(Bloomberg) -- Chinese stocks are facing one grim milestone after another, with waning investor confidence signaling that things will likely get worse before getting better.
Pessimism abounds as a sluggish economic recovery, weakening yuan and tensions with the US leave investors with little reason to buy. Some China bulls are now starting to retreat in frustration, trimming portfolio allocations and rotating to other markets as the next leg of the reopening rally remains elusive. That marks a sharp reversal from earlier this year, when almost all of Wall Street’s major banks made bullish calls on the market.
Down over 6% in May, the Hang Seng China Enterprises Index is one of the worst performers among 92 global equity gauges tracked by Bloomberg. The measure of Chinese shares listed in Hong Kong flirted with bear-market territory on Tuesday, when its losses since a late January peak reached 20%. The onshore CSI 300 Index wiped out all its gains for 2023 just a few days earlier.
“There is just no positive news out there and it’s really tough for investors,” said Willer Chen, a senior analyst at Forsyth Barr Asia Ltd. “The weak macro data for April serves as a wake up call for a lot of investors,” Chen said, and the “Sino-US relationship is not helping as no major ice-breaker has been witnessed.”
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A slew of disappointing data from manufacturing to inflation have shown that the post-Covid recovery is sputtering, while tussles with the US continue to make investors wary. Further, the offshore yuan has weakened past 7.1 for the first time since November, deterring foreign inflows.
Global funds are on track to trim their holdings of mainland shares for a second straight month, something that hasn’t happened since the rout in October. Domestic fund sales have fallen to near levels seen after the 2015 market collapse as investors remain risk averse, Shanghai Securities News reported Tuesday.
At least one mutual fund pledged to invest in its own equity product as stocks tumble, a reaction that echoed moves early last year by a number of large funds. China Southern Asset Management Co. said Tuesday that four portfolio managers have purchased 1 million yuan ($141,280) in each of their own products between May 26 and May 29, citing confidence in the long-term healthy development of China’s capital market, according to a filing.
Citigroup Inc.’s global allocation team cut its overweight rating on China to neutral on Friday, while Jefferies Financial Group Inc. strategist Christopher Wood reduced his overweight allocation on the market for the second time in under two weeks in the Asia Pacific ex-Japan model portfolio.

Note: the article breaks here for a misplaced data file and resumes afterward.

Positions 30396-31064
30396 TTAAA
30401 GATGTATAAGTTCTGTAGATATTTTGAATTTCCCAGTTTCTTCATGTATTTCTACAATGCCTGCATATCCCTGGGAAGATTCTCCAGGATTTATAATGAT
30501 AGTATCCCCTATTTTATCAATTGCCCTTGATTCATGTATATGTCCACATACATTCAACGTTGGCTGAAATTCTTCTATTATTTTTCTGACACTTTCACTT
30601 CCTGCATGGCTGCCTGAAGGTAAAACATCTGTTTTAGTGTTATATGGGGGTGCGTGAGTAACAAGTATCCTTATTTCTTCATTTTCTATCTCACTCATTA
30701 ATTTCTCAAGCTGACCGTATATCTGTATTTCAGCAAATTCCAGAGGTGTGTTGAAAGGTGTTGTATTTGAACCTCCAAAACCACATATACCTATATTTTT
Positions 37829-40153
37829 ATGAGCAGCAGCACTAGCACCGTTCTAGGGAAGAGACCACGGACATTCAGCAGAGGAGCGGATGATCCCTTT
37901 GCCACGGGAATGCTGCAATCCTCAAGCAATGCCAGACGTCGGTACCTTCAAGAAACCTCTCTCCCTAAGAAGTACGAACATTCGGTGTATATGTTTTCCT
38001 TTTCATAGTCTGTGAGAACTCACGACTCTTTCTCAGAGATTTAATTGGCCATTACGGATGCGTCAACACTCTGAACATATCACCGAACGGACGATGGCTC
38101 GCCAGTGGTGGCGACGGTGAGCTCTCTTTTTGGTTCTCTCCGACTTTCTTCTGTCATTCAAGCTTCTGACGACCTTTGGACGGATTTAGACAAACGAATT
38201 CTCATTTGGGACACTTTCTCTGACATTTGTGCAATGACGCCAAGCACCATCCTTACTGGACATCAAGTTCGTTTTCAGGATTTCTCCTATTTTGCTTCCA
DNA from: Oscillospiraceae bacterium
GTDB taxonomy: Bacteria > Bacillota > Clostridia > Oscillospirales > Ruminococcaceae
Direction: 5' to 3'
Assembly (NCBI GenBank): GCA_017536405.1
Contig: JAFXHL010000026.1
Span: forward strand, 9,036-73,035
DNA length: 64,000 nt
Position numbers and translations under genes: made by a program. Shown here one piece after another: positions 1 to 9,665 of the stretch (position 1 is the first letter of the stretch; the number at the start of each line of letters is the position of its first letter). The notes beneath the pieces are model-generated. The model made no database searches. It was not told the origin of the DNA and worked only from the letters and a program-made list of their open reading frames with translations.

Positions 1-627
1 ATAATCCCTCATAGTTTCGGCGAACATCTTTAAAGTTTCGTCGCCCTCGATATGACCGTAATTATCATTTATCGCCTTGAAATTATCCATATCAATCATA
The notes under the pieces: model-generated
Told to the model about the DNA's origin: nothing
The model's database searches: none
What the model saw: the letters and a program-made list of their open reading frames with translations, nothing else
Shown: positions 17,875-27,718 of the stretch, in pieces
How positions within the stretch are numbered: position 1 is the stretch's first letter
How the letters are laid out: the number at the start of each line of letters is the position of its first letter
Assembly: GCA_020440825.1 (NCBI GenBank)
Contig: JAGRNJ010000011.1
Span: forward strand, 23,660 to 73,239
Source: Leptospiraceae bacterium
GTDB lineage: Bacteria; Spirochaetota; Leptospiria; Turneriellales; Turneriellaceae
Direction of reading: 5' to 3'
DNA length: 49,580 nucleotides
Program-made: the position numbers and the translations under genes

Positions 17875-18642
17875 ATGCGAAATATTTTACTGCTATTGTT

But as key stock gauges reach oversold levels, with their relative strength indexes hovering around 30, some are sensing a bottom.
“While we’re seeing impatient investors throw in the towel at this point, I think the selling is overdone,” said David Chao, global market strategist for Asia Pacific at Invesco Asset Management in Singapore. “China’s economy is not barreling towards a recession, as recent market movements would suggest.”
For Bank of America’s strategists, stocks are likely to see range-bound trading for now amid lack of direction. But low expectations also mean stocks could see a meaningful re-rating on any positive catalysts, strategists including Winnie Wu wrote in a note.
The HSCEI gauge ended up 0.5% on Tuesday after earlier falling 1%. The gauge has about erased half of its November-January reopening rally. The onshore CSI 300 Index eked out a 0.1% gain on Tuesday, reversing losses of as much as 1.2%.
While some sectors related to artificial intelligence and state-owned enterprises have seen bouts of rallies over the last few weeks, they haven’t been enough to lift the broader market.
All focus is now on the May reading of China’s manufacturing and services due Wednesday. Economists expect manufacturing to remain in contraction, while the expansion in services likely slowed.
Meanwhile, BNY Mellon Investment Management has also suggested a neutral positioning on China.
“Loss of macro momentum leads us to re-evaluate our overweight call on MSCI China,” Aninda Mitra, head of Asia macro and investment strategy at BNY Mellon in Singapore, wrote in a May 25 note. The MSCI China Index has already lost more than 20% from its January peak.
--With assistance from Xiao Zibang, John Cheng and April Ma.
(Adds details about China Southern Asset in seventh paragraph)
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